“Egad!” exclaimed he as he lit a lamp.
“To Adirondack’s swiftly I must go!
But, sadly, for my hooféd friend—not so.
Unless he’s done as I once taught him right
I fear he may have perished in the night.”
And so, our stalwart ape went to his door,
That of a fortune opened in, not out,
And with a shovel that he had in store
To right and left he pushed the snow about
Until at last he saw the light of day
And using snowshoes soon was on his way.
For his good friend our hero feared the worst
As o’er the snow he lumbered at a pace.
The apple grove he’d search for his friend first,
For there the moose had made his dwelling place.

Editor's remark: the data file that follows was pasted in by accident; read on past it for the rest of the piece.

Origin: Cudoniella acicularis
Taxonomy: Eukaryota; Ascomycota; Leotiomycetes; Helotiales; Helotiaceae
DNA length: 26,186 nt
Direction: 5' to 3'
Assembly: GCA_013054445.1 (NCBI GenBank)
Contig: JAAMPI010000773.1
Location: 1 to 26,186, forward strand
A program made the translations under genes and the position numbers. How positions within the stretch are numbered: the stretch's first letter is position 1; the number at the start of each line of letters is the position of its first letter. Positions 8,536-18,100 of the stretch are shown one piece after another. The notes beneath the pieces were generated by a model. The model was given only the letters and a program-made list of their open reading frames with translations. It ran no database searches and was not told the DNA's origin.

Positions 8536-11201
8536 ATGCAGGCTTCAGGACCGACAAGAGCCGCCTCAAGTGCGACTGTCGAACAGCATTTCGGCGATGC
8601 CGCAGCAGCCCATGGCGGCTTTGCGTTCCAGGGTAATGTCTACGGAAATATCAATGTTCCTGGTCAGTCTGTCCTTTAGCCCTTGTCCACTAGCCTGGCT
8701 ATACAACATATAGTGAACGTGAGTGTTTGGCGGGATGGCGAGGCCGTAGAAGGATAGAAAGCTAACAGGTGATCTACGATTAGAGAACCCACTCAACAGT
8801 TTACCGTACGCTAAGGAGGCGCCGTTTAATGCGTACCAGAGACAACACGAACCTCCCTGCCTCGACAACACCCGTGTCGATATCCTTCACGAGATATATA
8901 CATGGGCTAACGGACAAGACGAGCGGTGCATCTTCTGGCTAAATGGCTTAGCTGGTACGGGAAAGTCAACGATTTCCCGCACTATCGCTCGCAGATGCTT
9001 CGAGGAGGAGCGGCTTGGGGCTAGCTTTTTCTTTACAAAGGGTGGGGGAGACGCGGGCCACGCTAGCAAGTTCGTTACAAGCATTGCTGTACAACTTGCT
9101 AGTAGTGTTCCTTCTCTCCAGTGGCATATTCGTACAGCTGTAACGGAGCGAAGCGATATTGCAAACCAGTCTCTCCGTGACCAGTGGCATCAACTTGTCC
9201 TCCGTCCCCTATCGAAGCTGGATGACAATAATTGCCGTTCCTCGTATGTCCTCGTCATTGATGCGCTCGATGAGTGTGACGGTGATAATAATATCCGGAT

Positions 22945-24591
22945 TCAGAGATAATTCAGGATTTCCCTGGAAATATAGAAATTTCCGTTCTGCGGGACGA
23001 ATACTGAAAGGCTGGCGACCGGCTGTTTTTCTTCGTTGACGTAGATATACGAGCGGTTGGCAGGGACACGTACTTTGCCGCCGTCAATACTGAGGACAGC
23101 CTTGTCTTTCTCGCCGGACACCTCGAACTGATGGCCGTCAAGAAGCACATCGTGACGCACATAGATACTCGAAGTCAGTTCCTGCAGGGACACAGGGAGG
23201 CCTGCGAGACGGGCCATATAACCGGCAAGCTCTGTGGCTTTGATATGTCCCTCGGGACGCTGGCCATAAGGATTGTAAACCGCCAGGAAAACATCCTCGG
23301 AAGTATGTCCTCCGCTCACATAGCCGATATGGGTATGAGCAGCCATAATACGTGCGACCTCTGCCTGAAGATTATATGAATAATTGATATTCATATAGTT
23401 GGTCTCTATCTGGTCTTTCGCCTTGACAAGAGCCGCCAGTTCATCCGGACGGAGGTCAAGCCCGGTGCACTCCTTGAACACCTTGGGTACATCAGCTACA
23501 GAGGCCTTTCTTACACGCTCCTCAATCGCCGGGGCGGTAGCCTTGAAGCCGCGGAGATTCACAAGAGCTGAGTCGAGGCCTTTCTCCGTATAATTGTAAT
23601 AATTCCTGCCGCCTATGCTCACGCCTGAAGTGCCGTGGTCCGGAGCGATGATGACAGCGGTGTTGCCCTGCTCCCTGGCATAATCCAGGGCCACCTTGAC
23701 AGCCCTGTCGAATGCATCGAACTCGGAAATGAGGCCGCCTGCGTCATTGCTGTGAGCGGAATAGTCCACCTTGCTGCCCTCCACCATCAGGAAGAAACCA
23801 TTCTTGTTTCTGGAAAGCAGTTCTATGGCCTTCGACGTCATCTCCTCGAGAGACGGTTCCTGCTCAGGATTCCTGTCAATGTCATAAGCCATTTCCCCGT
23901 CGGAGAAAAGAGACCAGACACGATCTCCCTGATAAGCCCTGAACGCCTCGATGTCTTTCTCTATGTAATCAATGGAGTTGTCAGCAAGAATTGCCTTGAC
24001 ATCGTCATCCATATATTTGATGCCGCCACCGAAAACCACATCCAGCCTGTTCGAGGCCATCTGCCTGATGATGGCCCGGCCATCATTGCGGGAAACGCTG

While worst he feared, ‘twas for the best he hoped
As o’er the snowy drifts he quickly loped.
At last, our Atay to the grove arrived,
His body steaming from his snowy spin.
His hope for his good friend, the moose, survived
Until he saw the state the grove was in,
For just the tops of trees were in his sight,
And some trees, he observed, were buried quite.
Editor's Note: Did Adirondack the Moose survive the storm? Find out in tomorrow's edition of Songs of Eretz Poetry Review!
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